In middle school, my mom had me dress up in my Sunday best for a Saturday morning summer camp interview. I wore my lilac-colored Easter dress, a purple cardigan, and my hair was primped and pressed to perfection. I brought my “portfolio” (aka a blue three-ring binder where my dad kept all my report cards, perfect attendance awards, and other certificates of merit), and I answered all of the questions as politely as a 10-year-old could.
Granted, it was a camp for “leaders and scholars” led by a local private college (which would eventually become my alma mater), but in sixth grade, I had already internalized that I had to constantly be professional, punctual, and all around perfect read I poorly represent my entire race. Twenty-five years later, and I still feel this way sometimes, so much so that I’m writing a book about my experiences aptly titled Stop Waiting for Perfect.
So last week when I saw this tweet about Sam Bankman-Fried, disgraced co-founder and former CEO of crypto exchange (and alleged Ponzi scheme) FTX, wearing “dirty socks slouching into his sneakers,” I couldn’t help but laugh. A Black woman could never.
The sentiment reminded me of another tweet about Twitter’s new CEO, Elon Musk, and impostor syndrome.
Again, a Black woman could never. Black women rarely get a first chance, let alone a second chance, and when we are promoted into leadership positions, it’s often without the resources we need to succeed.
“We have to be given the same opportunities and chances as our white male counterparts across corporate America,” said Kyra Kyles, CEO of YR Media, in a recent Fortune interview about Black women and the glass cliff. “A lot of times you’ll see serial leaders or entrepreneurs who do something, and it may not go perfectly, but they’re still allowed to fight another day, try something else, and go into a different industry. Meanwhile, if we do that, it’s painted as a failure, and it paints a negative picture for the person coming behind us.”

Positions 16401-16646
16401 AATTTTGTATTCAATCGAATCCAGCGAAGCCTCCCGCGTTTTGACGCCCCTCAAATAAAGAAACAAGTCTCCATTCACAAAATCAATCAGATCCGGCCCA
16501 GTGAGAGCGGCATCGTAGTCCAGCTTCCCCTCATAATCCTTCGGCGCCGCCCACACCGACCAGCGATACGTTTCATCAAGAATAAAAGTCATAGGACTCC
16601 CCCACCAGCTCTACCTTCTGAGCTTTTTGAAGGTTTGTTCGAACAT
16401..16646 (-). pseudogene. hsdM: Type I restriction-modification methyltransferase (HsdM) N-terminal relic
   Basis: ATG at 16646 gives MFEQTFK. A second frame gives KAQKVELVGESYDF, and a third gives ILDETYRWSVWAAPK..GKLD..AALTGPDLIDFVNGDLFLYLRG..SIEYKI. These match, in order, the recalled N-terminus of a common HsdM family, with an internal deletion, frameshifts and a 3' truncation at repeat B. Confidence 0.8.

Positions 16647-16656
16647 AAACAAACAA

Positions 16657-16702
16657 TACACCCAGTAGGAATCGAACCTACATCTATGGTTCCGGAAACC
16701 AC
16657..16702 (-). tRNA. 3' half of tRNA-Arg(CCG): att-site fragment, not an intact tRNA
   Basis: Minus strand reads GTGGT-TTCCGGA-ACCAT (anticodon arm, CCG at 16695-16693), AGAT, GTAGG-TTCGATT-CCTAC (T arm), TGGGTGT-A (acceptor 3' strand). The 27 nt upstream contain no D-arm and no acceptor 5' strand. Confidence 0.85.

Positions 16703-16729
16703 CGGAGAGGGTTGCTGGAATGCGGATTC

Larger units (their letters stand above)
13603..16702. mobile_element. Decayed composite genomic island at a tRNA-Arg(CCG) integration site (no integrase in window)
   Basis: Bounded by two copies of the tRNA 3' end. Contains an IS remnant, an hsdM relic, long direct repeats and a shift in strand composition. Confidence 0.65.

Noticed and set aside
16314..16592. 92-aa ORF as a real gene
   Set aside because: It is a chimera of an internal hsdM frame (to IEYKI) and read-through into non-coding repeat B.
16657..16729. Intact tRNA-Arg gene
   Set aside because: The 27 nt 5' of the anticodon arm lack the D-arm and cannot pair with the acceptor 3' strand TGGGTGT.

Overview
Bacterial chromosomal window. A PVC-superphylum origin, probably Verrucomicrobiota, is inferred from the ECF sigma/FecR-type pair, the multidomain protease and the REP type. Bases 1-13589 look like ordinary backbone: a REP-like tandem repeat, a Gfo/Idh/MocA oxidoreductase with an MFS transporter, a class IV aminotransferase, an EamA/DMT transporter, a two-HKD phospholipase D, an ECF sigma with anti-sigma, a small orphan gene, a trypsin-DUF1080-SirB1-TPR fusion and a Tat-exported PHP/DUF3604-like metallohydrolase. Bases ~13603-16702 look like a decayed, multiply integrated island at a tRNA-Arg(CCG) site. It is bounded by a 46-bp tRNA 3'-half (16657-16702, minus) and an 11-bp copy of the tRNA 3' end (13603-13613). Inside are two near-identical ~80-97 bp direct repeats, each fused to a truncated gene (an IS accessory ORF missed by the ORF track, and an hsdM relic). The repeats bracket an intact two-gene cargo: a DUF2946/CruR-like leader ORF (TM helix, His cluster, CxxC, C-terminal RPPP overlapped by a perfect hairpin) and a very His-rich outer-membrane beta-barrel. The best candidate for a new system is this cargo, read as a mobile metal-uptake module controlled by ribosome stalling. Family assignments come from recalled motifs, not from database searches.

The news has been filled recently with examples of these failing white men, or Billionaires Behaving Badly, as writer Jenna Schuner calls it. Musk and SBF are just two examples. Peloton founder and former CEO, John Foley, was pushed out of the role in February after the company’s value plummeted from pandemic highs. He recently announced Ernesta, his new rug company, which raised $25 million. Then there’s Adam Neumann, the WeWork founder, who had a spectacular flame out in 2019, when the company failed to IPO. This year, he raised $350 million, which is more than all the funding Black founders raised combined in the second quarter of this year.
And let’s not forget Elizabeth Holmes, the former founder of blood testing company Theranos, who was recently sentenced to 11.25 years in federal prison for defrauding investors.
Why do I second-guess my accomplishments again?
Earlier on in my journalism career, a manager once told me to have the confidence of a mediocre white man. At the time, I was navigating a career change into communications and was wondering what number to mention during salary negotiations. I didn’t understand my manager’s advice at the time, but following the 2016 presidential election it all clicked.
Here was arguably the most qualified candidate our country has ever seen and yet she lost to a very loud, very rich, very unqualified white guy. It reminded me of the popular “you have to work twice as hard to get half as much” proverb that’s passed down from generation to generation in Black families, except this was a wealthy and well-connected white woman we were talking about. So what hope was there for me, a young Black woman?